The weighted average reduction in a review encompassing 42 studies (11) showed that the greatest improvement was with telephone reminders (9.1%), followed by text or SMS (8.6%), postal reminders (7.6%) and open appointments (6.1%). Furthermore, recent systematic review showed that manual reminders can achieve a relative reduction of 39% in the NAR from the baseline compared to the automated reminders which reduces the NAR by 29% from the baseline. The average estimated cost for telephone reminder was €0.41/patient. The mean cost of phone reminder was slightly higher i.e. €0.90/patient as compared to the mean cost of SMS or automated phone call reminders which was €0.14/patient (1). Although this review advocates that SMS/text reminders might be the most cost effective strategy to reduce NAR, findings from our study favour universal implementation of telephone reminders in NHS practice.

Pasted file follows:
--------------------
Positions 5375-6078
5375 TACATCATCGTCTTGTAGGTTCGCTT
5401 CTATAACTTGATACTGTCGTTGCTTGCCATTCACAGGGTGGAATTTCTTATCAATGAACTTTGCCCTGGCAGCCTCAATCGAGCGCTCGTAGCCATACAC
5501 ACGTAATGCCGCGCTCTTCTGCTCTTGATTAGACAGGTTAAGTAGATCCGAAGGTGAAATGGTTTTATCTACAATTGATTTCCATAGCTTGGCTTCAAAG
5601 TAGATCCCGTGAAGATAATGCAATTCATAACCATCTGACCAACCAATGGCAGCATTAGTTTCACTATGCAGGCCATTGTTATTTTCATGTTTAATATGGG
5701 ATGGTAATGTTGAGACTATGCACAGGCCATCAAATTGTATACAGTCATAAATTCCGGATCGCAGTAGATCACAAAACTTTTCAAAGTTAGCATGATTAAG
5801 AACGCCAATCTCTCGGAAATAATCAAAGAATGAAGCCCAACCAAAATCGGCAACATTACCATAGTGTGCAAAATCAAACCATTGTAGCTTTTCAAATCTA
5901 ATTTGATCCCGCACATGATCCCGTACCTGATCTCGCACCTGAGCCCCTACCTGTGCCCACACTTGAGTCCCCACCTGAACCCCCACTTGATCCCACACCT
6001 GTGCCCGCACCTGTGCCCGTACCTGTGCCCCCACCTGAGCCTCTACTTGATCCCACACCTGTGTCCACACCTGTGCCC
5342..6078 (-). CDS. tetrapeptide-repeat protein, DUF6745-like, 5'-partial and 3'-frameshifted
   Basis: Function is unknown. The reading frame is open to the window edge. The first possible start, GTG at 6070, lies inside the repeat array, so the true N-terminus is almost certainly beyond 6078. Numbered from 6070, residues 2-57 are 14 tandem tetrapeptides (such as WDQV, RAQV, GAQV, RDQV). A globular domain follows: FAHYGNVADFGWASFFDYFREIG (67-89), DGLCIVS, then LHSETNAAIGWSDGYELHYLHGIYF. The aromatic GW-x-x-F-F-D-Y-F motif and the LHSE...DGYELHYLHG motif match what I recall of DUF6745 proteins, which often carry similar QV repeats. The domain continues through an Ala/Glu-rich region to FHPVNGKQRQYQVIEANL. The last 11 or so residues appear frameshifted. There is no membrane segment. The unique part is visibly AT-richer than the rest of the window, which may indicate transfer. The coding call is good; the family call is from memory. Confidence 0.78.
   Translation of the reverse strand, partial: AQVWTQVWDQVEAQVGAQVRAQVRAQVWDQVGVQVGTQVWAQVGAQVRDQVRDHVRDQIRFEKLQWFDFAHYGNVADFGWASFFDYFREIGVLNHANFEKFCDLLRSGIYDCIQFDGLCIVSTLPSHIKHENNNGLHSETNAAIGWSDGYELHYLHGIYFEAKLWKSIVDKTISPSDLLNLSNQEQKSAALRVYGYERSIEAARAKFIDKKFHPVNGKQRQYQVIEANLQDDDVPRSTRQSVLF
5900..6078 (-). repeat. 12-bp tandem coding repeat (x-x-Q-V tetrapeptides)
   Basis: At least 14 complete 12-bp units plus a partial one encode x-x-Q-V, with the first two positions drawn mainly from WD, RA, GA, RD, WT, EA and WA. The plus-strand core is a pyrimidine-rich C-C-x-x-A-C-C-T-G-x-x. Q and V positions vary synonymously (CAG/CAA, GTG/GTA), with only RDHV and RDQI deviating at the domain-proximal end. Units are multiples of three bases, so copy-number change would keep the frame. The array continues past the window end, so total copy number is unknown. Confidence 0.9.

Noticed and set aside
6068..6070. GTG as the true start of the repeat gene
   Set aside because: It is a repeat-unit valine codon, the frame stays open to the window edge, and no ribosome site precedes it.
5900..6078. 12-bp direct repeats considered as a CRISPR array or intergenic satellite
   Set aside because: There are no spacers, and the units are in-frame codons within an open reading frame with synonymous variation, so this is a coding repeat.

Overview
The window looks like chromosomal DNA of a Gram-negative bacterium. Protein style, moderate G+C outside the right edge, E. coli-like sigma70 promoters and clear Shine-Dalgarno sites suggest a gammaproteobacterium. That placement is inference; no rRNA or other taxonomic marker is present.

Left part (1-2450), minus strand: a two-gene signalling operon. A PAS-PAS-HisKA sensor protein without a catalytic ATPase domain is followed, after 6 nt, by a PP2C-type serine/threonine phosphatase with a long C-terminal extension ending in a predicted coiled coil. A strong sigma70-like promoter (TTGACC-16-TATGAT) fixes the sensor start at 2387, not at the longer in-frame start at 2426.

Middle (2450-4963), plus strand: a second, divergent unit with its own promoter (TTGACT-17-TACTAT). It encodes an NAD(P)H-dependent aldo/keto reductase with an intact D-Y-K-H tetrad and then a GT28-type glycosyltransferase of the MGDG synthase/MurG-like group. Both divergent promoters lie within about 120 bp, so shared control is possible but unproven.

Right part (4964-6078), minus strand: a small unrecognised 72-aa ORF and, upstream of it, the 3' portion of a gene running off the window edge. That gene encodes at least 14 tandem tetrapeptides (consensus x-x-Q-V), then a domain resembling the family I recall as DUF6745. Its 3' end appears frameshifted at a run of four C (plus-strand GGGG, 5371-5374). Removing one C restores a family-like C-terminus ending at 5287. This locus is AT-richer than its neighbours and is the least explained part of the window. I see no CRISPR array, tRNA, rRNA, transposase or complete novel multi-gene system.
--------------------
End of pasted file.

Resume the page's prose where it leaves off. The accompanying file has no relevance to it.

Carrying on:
5.1. Conclusion

Our results, like previous studies, reinforce the evidence that the reminder before clinic appointment with confirmation of attendance from parents reduces the NAR more for follow up appointments compared to new patient appointments. We feel that the available evidence is sufficient to recommend universal implementation of telephone reminders in NHS practice. However, a large prospective randomized study comparing telephonic reminders with text messaging in paediatric population is urgently required as text messaging will be more cost effective strategy to reduce NAR compared to telephonic reminders.

Acknowledgements
Footnotes